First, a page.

3. Self-worth builds net worth
I realized that until I started acting honestly, I would be broke and unhappy. It was my own aha moment: I realized we spend more than when we feel less than. I felt less than because I could not afford what all those rich people could. But look where that got me—in debt and miserable. It was right then that I started to use money as my guide. I began watching how I was using money and how I was feeling when I made money choices. When I learned to give myself—and my money—the love and respect we both deserved, I felt as if a huge weight had been lifted. I was no longer racing to keep up; I was so happy being right where I was. Being me. I stopped spending money I didn't have and started living within my means. I had found my power. I was clear on who I was, what I wanted, and what I thought. No more letting the external world define me—I defined me. And it was only when that happened that I was able to dig out of debt and build the lasting net worth I now have.
If you have credit card debt and no savings, and you feel miserable, don't attribute your woes to not having enough money; instead see the lessons your money is trying to teach you. Is it possible you have yet to find your self-worth? [See: How to take control of your finances]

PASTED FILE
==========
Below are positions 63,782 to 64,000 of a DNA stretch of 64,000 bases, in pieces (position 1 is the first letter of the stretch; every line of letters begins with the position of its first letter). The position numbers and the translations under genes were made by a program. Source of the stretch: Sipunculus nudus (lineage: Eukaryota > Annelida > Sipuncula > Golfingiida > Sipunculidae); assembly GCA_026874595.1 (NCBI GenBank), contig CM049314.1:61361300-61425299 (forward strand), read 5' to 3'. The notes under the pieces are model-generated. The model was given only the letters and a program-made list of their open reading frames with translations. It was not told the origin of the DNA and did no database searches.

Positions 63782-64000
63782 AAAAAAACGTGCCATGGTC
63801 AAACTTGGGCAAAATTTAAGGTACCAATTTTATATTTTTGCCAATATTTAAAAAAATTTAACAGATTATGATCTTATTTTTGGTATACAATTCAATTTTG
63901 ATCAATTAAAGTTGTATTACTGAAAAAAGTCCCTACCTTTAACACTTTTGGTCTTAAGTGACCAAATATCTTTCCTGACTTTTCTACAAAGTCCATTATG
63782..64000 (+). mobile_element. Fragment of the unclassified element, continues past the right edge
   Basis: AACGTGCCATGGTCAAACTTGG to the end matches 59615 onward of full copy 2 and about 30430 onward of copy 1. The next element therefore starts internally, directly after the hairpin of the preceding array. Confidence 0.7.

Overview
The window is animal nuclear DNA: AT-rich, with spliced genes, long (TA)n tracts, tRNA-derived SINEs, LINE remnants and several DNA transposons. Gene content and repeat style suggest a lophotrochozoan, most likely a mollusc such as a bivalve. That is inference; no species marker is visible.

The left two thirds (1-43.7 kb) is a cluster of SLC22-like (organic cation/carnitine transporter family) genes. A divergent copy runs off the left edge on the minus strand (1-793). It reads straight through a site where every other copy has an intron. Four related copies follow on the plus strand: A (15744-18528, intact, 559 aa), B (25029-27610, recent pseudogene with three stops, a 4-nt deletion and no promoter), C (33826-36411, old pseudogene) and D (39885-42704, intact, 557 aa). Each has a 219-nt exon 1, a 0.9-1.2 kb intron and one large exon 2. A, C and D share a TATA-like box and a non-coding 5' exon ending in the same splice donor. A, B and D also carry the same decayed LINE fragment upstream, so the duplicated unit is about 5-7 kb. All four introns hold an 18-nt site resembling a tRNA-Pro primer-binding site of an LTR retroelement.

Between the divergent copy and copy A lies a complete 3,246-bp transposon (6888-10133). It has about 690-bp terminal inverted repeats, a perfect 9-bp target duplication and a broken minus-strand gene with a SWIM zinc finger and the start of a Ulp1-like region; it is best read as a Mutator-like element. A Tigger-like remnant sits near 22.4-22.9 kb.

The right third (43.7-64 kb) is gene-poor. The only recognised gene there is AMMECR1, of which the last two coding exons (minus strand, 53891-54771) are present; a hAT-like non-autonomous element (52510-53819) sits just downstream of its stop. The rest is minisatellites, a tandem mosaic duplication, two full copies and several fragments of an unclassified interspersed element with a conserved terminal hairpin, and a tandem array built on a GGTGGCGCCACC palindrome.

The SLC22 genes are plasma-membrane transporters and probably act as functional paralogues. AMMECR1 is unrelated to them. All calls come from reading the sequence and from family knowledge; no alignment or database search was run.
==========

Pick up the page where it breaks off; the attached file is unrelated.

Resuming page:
4. Do what's right, not what's easy
Believe me, I know how easy it is to run up credit card debt. I have 60,000 memories of what happens when you act without conscience, doing whatever you want rather than pulling yourself back and considering whether it is right. If I had stopped to have that talk with myself, I would have seen my powerlessness earlier. That would have saved me money and gotten me to happy a lot faster.
To know whether something is right or just easy, I turn to my three gatekeeper questions: Is it kind? Is it necessary? Is it true? And I make sure I can answer yes to all three. Is it kind—to me? Is it necessary—for me? Is it true—for me?
I see so many women fail the gatekeeper test when it comes to dealing with loved ones. When a sister asks for a loan to pay off her credit card or a child asks you to cosign a loan for a new car, you jump in and say yes without a moment's hesitation. It is imprinted in your DNA to always give, no questions asked. But if you were to ask yourself the gatekeeper questions, you would often see that what is easy to do is not necessarily right. If you lend money to someone, are you really solving their problem or just getting them off the hook? My experience is that people who are bailed out of trouble often end up back in trouble. How is that help really kind to them? And if you are lending money that depletes your emergency savings, or prevents you from working toward your own financial goals, is that kind or true to yourself? Repeat after me: Say no out of love rather than yes out of fear.